The Dot Connector Series
How to become Special
A few years back, I had this light bulb Eureka moment listening to an Indra Nooyi interview. ( side note. She always has something insightful. Listen to her whenever you get the chance)
The question went something like this — “ Tell us how we can emulate you. I want to be a CEO, what does it take to get there?”
I am paraphrasing this. Don’t question me on the specific words. Get the spirit.
Nooyi’s reply was awesome — specific and actionable. Not generic bullshit.
The second point was especially insightful — the one which sent my neurons into a frenzy.
Nooyi suggested that we develop a “hip pocket” skill.
It’s a skill you become so good at, that you are seen as the expert of that skill across the organization.
It should ideally be a human skill, not a hard skill (a hard skill can pigeonhole you).
Having a skill like that changes your standing in the organisation.Everytime, there is a problem that needs that skill, they will summon you. This will mean you get a plethora of opportunities to shine and prove your worth. You are in demand, get noticed by everyone who matters and even more opportunities come your way. We all know that if you are good ( It’s your hip pocket skill so you are the best at it) and get enough opportunities to prove yourself, you will definitely go a long way in life.
In Nooyi’s case, her own “hip pocket skill” was her ability to make the complicated simple. Especially all the complicated legal stuff.
She adds, “If I go back through my entire career, anywhere where things were too complex, it always came to me. Indra, you simplify it for us. You tell us how to navigate through this extremely complex problem. That’s been my hip-pocket skill then; it is today.”
It was a profound insight and made me think a lot. From then on, I have kept looking for more clues to understand the ways in which people develop hip-pocket skills and become special.
This post is about what I have learnt. How we can plan and work towards becoming special.
Have I implemented it in my life? I will answer that at the end.
Demand and Supply of your Function/Role in the Company/Industry
One of the most important things is context
Seth Stephens-Davidowitz is a Google researcher who wrote a very famous paper on the impact of racial bias in politics using google search trends data. It got him an invite from Larry Summers ( US Secretary of Treasury) to discuss his work. After an hour of discussing data and models, Summers asked him, “You think you can predict the stock market with this data?”
The answer is no. As Davidowitz explains in his book — Everybody Lies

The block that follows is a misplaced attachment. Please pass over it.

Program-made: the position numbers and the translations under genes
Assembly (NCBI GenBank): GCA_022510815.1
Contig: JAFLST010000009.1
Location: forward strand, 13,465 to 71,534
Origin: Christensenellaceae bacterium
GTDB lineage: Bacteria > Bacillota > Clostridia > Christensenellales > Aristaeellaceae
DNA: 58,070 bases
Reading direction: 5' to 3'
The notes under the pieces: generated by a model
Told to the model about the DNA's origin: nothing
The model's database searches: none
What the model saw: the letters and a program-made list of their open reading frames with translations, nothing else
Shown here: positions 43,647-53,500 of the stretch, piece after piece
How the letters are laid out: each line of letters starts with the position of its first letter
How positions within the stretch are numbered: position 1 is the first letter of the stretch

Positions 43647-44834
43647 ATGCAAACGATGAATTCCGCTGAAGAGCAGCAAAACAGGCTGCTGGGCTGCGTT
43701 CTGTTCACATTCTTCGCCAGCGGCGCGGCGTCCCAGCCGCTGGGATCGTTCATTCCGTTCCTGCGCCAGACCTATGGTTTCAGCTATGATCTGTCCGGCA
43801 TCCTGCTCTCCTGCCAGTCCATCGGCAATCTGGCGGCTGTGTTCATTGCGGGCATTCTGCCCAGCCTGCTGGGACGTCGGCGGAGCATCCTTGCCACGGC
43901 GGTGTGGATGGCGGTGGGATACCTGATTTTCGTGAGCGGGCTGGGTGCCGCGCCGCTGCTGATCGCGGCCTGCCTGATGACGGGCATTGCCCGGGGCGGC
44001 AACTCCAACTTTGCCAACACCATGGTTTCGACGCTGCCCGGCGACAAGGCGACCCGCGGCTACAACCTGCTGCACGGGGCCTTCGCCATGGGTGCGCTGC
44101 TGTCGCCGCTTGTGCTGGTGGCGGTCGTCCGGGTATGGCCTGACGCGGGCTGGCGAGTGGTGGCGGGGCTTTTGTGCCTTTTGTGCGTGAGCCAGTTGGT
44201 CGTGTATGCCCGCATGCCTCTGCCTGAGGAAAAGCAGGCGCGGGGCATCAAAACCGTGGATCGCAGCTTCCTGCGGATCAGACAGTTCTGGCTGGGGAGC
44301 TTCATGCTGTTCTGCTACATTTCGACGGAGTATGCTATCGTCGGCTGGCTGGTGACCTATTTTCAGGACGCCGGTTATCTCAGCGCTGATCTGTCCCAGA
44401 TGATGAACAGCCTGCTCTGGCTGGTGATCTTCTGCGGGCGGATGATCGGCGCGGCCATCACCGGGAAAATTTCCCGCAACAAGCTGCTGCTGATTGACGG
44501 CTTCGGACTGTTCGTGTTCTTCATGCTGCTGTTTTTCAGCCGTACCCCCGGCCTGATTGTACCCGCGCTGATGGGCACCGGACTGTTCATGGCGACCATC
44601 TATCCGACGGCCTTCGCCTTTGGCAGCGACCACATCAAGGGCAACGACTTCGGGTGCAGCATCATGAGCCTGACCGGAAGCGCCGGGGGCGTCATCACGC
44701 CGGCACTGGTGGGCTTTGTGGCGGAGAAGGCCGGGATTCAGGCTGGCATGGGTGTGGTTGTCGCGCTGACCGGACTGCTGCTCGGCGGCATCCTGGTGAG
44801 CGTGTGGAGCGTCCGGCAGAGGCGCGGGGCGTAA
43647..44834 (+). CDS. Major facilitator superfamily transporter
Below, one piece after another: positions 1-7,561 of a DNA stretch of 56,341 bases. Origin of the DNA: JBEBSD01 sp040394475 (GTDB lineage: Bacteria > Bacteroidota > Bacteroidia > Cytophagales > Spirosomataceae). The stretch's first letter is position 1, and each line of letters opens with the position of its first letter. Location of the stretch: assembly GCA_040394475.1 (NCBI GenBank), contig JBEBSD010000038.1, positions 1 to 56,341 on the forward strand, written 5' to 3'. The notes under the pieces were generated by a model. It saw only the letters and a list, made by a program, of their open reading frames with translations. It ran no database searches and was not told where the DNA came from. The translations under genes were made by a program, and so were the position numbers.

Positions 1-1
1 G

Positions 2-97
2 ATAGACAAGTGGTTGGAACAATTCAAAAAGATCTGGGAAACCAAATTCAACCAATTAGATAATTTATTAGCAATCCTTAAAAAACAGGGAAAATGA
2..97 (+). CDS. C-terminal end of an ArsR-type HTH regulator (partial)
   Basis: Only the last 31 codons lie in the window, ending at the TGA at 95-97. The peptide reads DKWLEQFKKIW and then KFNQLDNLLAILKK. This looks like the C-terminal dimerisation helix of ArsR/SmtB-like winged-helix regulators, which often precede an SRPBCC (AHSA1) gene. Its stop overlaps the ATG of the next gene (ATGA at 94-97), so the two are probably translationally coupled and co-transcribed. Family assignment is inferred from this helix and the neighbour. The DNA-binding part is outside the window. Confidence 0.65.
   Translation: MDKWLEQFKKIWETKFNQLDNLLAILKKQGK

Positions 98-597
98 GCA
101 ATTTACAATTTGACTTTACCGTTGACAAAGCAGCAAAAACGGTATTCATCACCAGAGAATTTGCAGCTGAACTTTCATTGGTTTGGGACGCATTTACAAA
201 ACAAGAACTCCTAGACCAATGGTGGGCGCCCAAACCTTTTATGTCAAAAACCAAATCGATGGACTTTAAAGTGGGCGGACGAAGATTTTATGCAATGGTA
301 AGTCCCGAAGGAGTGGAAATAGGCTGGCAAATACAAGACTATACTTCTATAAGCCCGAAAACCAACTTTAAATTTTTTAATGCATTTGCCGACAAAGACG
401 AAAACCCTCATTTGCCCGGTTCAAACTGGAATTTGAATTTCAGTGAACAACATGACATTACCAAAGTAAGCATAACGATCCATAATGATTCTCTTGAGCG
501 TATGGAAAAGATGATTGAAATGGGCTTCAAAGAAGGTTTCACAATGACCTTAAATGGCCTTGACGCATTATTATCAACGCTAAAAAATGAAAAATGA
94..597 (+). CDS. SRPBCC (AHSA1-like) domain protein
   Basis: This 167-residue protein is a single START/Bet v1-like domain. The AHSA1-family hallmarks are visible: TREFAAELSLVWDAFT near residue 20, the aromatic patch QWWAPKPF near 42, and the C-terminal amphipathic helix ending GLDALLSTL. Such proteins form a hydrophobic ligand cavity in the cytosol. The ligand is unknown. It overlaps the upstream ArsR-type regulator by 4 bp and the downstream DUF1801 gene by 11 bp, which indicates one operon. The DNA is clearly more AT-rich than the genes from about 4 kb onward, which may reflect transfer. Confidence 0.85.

Data science reveals big insights when the existing research in a field is weak. Like the impact of racism. As compared to that, the smartest minds in finance and analytics and millions of dollars are already engaged in finding the tiniest bit of advantage in the stock market. The competition is fierce. They already have richer data and more sophisticated models than Davidowitz.
Seth the data researcher in the investment banking space — average ( or even below average) and not special
Seth the data researcher doing social science research — best selling writer who get to hang out with Larry Summers and very very special
Moral of the story — Choose the industry, company function/role combination carefully. Go work somewhere where your skill is in short supply. Indra Nooyi’s ability to handle complexity was a hip-pocket skill in Pepsi. I am not sure if it would have been special in an accounting firm.
Expertise on Diverse Skills
Have you seen those Job Descriptions which don’t have any relevant applications? Because those candidates don’t exist. The joke being that you will have to manufacture such a person in the lab.
So another way to become special is to become the person in the lab. People who have expertise in two or more very disconnected areas.
Think of roles which require two diverse skills — something most people are unlikely to acquire. Engineering and MBA is not diverse by the way :-)
Who’s the ideal person to work on IP law in a product design company. A designer with a law degree in IP. How many such people can you find on monster.com :-)
Acquire Skills for the Future
The next set of clues for becoming special came to me as a combination of ideas from different books. All of them had one common theme. They had analyzed trends which were changing our lives today (or will do so in the future) and how humans were reacting to them.
(I am going to be succinct in describing them to keep this post within reasonable size. If you are keen on knowing more about any of these, I will be happy to guide. Sharing names of some of these books at the end. I will possibly do separate posts later)